City Council Rejects Proposed "Granny Flats" Regulations

Motion directs city staff to make additional changes to proposed amendments

Published : Tuesday, June 20, 2017 | 5:49 AM

It’s back to the drawing board for the City’s proposed new amendments to its regulations on existing accessory dwelling units (ADU) – also popularly known as “granny flats.”

Following a three-hour long public comment session that one speaker described as “a huge, huge night” that “changes the direction of the City forever,” the City Council unanimously approved a motion by Councilmember Margaret McAustin to send the amendments back to staff yet again, to put into place modifications.

The final vote followed a motion by Councilmember John Kennedy to accept the recommendations with only a minimal change. That motion did not receive a second.

The Council was considering two additional changes to the existing package of regulations: That the minimum lot size requirement applicable to accessory dwelling units created by adding new square footage be lowered to 5,000 square feet; and the requirement that the size of detached accessory dwelling units be smaller than the existing primary dwelling.

The new ordinance language would also clearly state that standards applicable to accessory dwelling units located within Landmark Overlay Districts would also be applied to accessory dwelling units located within National Register Districts, and that standards applicable to original windows and doors for accessory dwelling units located within historic districts and individually designated properties are also applied to non-original windows and doors that previously replaced original windows and doors with an approval of a Certificate of Appropriateness.

New laws regulating accessory dwelling units went into effect late last year, and the new regulations would be part of bringing local regulations into compliance with the State. The two State Bills— AB 2299 and SB 1069—would limit the ability of local municipalities to regulate such units.

The laws also mandate that local accessory dwelling unit ordinances are invalidated if not in full compliance with the requirements of the amended State Law; and that Accessory dwelling units created by converting existing space, or “Interior Accessory Dwelling Units,” must be allowed in all single-family zoning districts without any restriction.

Therefore, cities have no ability to limit where Interior Accessory Dwelling Units can be constructed, and no standard that may prevent one’s ability to create such unit can be required. According to the City staff report, State Law still authorizes local municipalities to adopt additional restrictions only as long as the additional restrictions do not conflict with the regulations established in the State Law.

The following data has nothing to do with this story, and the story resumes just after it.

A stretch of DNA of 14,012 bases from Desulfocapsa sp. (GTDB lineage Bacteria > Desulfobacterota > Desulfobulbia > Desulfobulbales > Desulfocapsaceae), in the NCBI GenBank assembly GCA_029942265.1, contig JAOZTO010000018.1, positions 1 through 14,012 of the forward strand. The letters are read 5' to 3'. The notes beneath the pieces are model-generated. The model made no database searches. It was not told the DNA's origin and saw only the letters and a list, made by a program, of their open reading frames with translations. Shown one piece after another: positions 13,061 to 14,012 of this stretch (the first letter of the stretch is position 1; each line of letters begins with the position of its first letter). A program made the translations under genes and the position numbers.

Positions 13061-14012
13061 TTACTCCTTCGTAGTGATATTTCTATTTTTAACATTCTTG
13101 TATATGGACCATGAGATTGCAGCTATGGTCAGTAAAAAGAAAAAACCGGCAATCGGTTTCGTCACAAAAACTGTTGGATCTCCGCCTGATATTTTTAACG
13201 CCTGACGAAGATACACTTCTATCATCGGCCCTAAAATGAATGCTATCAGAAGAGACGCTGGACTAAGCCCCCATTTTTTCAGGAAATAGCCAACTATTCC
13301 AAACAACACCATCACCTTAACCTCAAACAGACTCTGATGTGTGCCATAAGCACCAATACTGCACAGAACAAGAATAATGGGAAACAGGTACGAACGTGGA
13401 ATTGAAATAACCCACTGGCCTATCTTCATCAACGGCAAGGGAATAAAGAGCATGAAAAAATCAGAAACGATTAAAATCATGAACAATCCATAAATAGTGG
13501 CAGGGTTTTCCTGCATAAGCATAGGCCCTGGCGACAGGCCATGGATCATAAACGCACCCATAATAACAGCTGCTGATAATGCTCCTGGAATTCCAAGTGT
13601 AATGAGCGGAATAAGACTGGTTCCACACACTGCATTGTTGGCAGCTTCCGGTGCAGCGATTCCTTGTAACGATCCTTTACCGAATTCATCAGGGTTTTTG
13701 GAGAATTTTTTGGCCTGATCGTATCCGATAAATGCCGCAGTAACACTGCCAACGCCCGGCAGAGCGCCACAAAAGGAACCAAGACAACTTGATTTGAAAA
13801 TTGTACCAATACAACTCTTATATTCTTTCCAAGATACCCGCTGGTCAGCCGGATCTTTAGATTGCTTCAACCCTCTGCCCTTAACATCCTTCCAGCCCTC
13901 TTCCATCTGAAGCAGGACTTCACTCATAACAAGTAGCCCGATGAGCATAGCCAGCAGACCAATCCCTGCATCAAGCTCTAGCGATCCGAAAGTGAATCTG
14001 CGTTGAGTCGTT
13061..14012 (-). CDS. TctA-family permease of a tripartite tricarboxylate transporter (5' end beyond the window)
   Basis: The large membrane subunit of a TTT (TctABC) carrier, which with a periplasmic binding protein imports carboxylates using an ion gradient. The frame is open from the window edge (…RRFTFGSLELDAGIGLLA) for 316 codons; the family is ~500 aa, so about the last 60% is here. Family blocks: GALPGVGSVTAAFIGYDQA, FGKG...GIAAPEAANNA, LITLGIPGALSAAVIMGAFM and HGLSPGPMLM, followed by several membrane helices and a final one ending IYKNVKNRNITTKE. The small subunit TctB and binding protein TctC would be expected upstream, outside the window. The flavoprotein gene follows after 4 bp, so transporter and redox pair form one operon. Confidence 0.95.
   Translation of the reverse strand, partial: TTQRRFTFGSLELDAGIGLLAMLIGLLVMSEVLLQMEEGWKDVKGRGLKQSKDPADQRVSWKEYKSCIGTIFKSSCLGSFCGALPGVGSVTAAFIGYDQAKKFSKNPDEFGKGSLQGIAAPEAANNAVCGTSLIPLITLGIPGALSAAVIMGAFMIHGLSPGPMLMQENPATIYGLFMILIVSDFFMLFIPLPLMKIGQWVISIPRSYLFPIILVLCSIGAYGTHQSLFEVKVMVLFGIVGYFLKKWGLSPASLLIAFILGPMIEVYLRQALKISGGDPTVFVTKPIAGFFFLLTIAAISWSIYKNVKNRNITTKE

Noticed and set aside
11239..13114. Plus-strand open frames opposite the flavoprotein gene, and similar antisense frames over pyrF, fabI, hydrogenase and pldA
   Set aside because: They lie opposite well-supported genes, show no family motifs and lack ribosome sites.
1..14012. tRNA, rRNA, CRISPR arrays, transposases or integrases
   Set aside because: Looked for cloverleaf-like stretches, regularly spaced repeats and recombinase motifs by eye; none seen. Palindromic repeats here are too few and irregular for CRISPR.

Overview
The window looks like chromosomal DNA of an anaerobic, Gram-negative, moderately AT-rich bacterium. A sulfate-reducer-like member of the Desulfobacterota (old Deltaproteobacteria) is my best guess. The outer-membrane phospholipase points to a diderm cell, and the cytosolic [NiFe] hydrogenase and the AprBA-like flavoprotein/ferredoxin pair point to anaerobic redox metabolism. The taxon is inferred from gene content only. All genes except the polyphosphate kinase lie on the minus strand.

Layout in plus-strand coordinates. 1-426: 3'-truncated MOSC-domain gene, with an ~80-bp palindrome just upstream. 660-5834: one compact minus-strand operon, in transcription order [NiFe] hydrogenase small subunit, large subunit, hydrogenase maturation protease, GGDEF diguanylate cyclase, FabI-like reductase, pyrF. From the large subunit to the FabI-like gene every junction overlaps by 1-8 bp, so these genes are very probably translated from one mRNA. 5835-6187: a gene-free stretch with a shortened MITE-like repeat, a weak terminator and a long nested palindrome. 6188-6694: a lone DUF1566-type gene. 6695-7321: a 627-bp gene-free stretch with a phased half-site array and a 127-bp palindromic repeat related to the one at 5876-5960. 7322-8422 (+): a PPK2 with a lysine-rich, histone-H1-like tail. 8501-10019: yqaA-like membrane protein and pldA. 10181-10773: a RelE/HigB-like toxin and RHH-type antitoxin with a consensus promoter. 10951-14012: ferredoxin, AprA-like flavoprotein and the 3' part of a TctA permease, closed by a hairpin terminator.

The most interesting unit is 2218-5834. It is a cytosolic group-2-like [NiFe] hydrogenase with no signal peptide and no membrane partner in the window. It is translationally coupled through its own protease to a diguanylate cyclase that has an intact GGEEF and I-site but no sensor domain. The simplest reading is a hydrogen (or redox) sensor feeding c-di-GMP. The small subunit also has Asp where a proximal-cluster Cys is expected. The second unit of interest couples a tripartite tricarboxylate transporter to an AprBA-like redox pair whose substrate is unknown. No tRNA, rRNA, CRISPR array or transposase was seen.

But the discussion on Monday evening was far more basic: Is it fair to allow only those who can afford a 15,000 square foot lot to be able to build a new accessory unit? A number of speakers, particularly affordable housing advocates, argued that owners of considerably smaller lots—only 5,000 square feet in size—should also be allowed to build as well.

Some residents argued that more dwellings means more parked cars, a particular problem on narrow streets.

“Narrow streets are already a problem,” said Allendale resident Nina Chomsky.

Chomsky also added that building dwellings in limited spaces would necessitate the removal of trees, “affecting the urban forestry.”

Said Madison Heights resident Erica Foy, “This is against neighborhood character. It’s counterintuitive to the plans in landmark districts.”

Housing advocate Jill Shook countered that a 5,000 square foot minimum is “more fair, just as they allow in Los Angeles and other cities. Only rich people can afford larger spaces.” Resident Elsa Rodriguez agreed, saying “A city that is good for its kids is a city that promises a roof over their heads.”

Councilmember Gordo also rejected the idea of allowing a 5,000 square foot threshold, saying it would create too much density and “put in jeopardy the fabric of our neighborhoods.”

Following Kennedy’s rejected motion, a compromise that would have allowed 7200 square foot lots to accept new ACUs, McAustin said “we must find a way to protect our neighborhoods,” and proposed a motion that the city re-examine the ordinance with regard to landmark districts to “insure integrity,” develop some type of residential impact fees, such as are required of developers and hotels, and “reward” those who protect tree canopies in their construction of ADUs. She also asked the staff to look at the impact of ADUs and increased density on narrow streets.

Tuesday, McAustin also said “I support relaxing the 15,000sf minimum lot size that has been in place for way too long.  We need to bring the lot size down to a reasonable level that will allow the construction of ADU’s for those who want them while addressing the impacts on our neighborhoods, our Landmark Districts, our tree canopy and our parks.”

Regardless of the final outcome of the proposed new regulations, both Mayor Tornek and Councilmember Kennedy were of the opinion that new ADUs would not have a major impact on either the City’s neighborhood character, nor would they solve the City’s affordable housing shortage.

“It’s not going to happen tonight,” said Mayor Tornek, “and if we don’t treat this issue carefully, it might not happen at all.”

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